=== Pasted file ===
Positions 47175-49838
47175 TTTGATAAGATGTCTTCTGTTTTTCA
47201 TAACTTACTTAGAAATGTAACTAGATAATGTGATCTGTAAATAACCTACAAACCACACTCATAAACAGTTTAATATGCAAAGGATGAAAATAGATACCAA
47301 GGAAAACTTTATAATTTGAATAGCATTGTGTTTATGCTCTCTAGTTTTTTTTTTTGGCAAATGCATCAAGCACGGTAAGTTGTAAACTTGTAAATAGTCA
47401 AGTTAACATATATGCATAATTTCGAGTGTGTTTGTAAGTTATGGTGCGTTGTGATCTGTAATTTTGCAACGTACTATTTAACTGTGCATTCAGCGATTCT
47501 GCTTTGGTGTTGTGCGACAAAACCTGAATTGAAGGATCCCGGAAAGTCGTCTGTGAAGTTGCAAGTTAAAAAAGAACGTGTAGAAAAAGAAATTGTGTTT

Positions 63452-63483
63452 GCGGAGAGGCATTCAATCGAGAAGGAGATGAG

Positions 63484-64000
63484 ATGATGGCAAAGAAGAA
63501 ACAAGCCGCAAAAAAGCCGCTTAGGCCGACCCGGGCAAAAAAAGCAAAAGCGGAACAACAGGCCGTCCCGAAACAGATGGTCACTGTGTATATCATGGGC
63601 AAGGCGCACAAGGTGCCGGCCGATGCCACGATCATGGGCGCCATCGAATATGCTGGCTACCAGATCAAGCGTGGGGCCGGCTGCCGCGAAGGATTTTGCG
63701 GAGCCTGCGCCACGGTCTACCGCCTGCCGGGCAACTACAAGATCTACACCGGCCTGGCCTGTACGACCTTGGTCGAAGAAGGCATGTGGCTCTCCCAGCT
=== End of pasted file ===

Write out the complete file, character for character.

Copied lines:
Positions 47175-49838
47175 TTTGATAAGATGTCTTCTGTTTTTCA
47201 TAACTTACTTAGAAATGTAACTAGATAATGTGATCTGTAAATAACCTACAAACCACACTCATAAACAGTTTAATATGCAAAGGATGAAAATAGATACCAA
47301 GGAAAACTTTATAATTTGAATAGCATTGTGTTTATGCTCTCTAGTTTTTTTTTTTGGCAAATGCATCAAGCACGGTAAGTTGTAAACTTGTAAATAGTCA
47401 AGTTAACATATATGCATAATTTCGAGTGTGTTTGTAAGTTATGGTGCGTTGTGATCTGTAATTTTGCAACGTACTATTTAACTGTGCATTCAGCGATTCT
47501 GCTTTGGTGTTGTGCGACAAAACCTGAATTGAAGGATCCCGGAAAGTCGTCTGTGAAGTTGCAAGTTAAAAAAGAACGTGTAGAAAAAGAAATTGTGTTT

Positions 63452-63483
63452 GCGGAGAGGCATTCAATCGAGAAGGAGATGAG

Positions 63484-64000
63484 ATGATGGCAAAGAAGAA
63501 ACAAGCCGCAAAAAAGCCGCTTAGGCCGACCCGGGCAAAAAAAGCAAAAGCGGAACAACAGGCCGTCCCGAAACAGATGGTCACTGTGTATATCATGGGC
63601 AAGGCGCACAAGGTGCCGGCCGATGCCACGATCATGGGCGCCATCGAATATGCTGGCTACCAGATCAAGCGTGGGGCCGGCTGCCGCGAAGGATTTTGCG
63701 GAGCCTGCGCCACGGTCTACCGCCTGCCGGGCAACTACAAGATCTACACCGGCCTGGCCTGTACGACCTTGGTCGAAGAAGGCATGTGGCTCTCCCAGCT